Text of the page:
Comet Siding Spring will be flying by Mars Sunday, making its closest approach at just 87,000 miles away at 2:27 p.m. EDT. Slooh, a robotic telescope service, will provide a comet live stream beginning at 2:15 p.m. The service will attempt to track the celestial object as it makes its way past Mars.
NASA’s fleet of Martian orbiters and rovers are already in position to watch Comet Siding Spring pass by less than one-half the distance between Earth and the moon. It will be traveling at speeds reaching 126,000 mph, NASA said.
Comet Siding Spring is believed to have originated in the Oort cloud, a spherical shell of objects left over from planet formation around 4.6 billion years ago. The comet’s trip around the sun is likely to be its first into the inner solar system, which means it is a “time capsule” from when the solar system was formed.
The close approach will provide astronomers with a bounty of information into planet formation, comet behavior and structure, and the effects of the comet on the Martian atmosphere. NASA’s Mars Atmosphere and Volatile EvolutioN, or Maven, Mars Reconnaissance Orbiter and Mars Odyssey orbiter -- as well as Curiosity and Opportunity rovers -- all will observe the comet in the vicinity of Mars.
— ESA Operations (@esaoperations) October 19, 2014
The European Space Agency’s Mars Express will also observe Comet Siding Spring. “Most interestingly, we may also obtain images of cometary particles – meteors -- burning up in the Martian atmosphere, allowing an in-depth comparison of meteor science between Earth and Mars,” Hakan Svedhem, project scientist for Mars Express, said in a statement.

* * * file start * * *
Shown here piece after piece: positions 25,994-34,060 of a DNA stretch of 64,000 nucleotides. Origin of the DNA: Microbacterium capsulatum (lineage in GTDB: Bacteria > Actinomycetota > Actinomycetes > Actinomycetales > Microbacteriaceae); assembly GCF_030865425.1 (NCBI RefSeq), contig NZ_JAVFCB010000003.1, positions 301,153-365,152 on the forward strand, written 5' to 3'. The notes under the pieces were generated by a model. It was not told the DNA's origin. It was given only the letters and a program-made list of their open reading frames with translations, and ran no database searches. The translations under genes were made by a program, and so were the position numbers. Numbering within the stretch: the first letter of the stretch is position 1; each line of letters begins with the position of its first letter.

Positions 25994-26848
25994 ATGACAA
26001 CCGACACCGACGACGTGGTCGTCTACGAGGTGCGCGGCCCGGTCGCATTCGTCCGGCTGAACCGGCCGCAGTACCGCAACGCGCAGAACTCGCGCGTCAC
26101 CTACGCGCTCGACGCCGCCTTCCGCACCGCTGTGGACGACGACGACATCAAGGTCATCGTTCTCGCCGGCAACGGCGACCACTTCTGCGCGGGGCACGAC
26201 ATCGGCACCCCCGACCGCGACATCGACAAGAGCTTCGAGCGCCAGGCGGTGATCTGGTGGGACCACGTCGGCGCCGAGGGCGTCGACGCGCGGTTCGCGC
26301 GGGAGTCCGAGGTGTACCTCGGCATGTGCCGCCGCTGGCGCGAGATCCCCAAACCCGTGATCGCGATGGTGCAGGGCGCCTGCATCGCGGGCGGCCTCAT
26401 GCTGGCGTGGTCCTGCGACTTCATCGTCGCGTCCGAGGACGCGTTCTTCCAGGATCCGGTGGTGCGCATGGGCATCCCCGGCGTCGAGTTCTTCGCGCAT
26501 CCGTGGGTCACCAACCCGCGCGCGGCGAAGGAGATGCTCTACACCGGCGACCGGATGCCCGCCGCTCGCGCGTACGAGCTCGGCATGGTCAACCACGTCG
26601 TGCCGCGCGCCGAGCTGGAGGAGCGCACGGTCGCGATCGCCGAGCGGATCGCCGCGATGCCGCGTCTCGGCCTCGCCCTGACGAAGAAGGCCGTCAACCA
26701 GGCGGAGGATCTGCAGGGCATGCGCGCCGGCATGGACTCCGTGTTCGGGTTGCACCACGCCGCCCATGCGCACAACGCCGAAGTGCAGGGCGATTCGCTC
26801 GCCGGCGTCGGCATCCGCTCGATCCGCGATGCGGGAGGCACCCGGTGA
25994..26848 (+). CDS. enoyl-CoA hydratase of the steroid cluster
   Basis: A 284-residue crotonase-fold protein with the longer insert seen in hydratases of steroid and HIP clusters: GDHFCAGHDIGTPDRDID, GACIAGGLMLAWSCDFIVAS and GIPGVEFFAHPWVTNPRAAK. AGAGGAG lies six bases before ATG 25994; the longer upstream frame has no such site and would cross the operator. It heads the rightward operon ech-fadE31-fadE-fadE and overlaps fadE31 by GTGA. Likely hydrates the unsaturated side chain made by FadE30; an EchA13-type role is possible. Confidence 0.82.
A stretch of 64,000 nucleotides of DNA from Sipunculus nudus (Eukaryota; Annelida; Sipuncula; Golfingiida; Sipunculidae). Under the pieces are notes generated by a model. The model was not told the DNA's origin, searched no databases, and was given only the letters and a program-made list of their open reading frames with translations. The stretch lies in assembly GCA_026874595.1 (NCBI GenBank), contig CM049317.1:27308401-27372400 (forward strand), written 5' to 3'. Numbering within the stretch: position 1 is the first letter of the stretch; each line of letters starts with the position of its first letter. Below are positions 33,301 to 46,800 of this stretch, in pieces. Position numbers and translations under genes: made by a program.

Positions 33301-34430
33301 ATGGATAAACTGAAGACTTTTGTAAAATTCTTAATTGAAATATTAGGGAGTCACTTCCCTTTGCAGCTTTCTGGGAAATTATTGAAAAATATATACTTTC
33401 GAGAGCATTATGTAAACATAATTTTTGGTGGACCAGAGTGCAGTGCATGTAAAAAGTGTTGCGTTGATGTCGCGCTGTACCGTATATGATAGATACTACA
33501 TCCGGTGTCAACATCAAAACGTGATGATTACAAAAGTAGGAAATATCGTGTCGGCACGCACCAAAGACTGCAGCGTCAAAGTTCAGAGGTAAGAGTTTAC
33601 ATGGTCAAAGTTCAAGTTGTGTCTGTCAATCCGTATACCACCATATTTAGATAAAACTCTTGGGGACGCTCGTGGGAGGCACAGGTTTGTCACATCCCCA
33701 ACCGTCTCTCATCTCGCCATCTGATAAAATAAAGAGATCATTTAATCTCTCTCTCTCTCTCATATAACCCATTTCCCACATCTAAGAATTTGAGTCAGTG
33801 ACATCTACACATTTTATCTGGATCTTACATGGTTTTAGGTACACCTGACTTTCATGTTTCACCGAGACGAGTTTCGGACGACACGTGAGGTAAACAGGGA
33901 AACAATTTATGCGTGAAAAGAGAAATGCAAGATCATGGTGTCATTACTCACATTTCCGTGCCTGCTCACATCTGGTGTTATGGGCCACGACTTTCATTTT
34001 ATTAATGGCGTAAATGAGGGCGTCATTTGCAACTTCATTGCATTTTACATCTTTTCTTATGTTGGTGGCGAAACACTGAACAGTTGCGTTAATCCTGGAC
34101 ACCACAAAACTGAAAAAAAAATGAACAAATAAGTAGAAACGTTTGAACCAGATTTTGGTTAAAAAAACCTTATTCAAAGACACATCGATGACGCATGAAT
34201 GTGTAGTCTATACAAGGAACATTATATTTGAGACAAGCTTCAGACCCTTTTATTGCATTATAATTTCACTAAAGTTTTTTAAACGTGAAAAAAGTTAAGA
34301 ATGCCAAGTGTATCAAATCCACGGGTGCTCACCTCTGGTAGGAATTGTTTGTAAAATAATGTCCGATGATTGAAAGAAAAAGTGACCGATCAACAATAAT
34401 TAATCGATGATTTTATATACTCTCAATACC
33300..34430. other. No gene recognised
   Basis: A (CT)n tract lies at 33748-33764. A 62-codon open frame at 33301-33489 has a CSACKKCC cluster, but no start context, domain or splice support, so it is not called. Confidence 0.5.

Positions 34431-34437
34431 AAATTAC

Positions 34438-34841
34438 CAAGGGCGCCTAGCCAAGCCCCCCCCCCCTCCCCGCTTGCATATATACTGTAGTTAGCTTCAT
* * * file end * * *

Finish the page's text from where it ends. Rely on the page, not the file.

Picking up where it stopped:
Slooh has scheduled two broadcasts of the comet’s flyby of Mars. The first Comet Siding Spring live stream will begin at 2:15 p.m. EDT and track the object as it makes its closest approach to the planet. The second comet live stream will start at 8:30 p.m. EDT and focus on initial impressions of the event.
“The uncertainty in how Comet Siding Spring will look, including the length and shape of its tail or tails, and its behavior during this extremely close encounter with Mars, provides plenty of excitement for Slooh members who have been tracking the comet for month,” Slooh astronomer Bob Berman said in a statement.
The Comet Siding Spring live stream can be viewed below:
The ESA also has a Comet Siding Spring live stream which can be viewed below.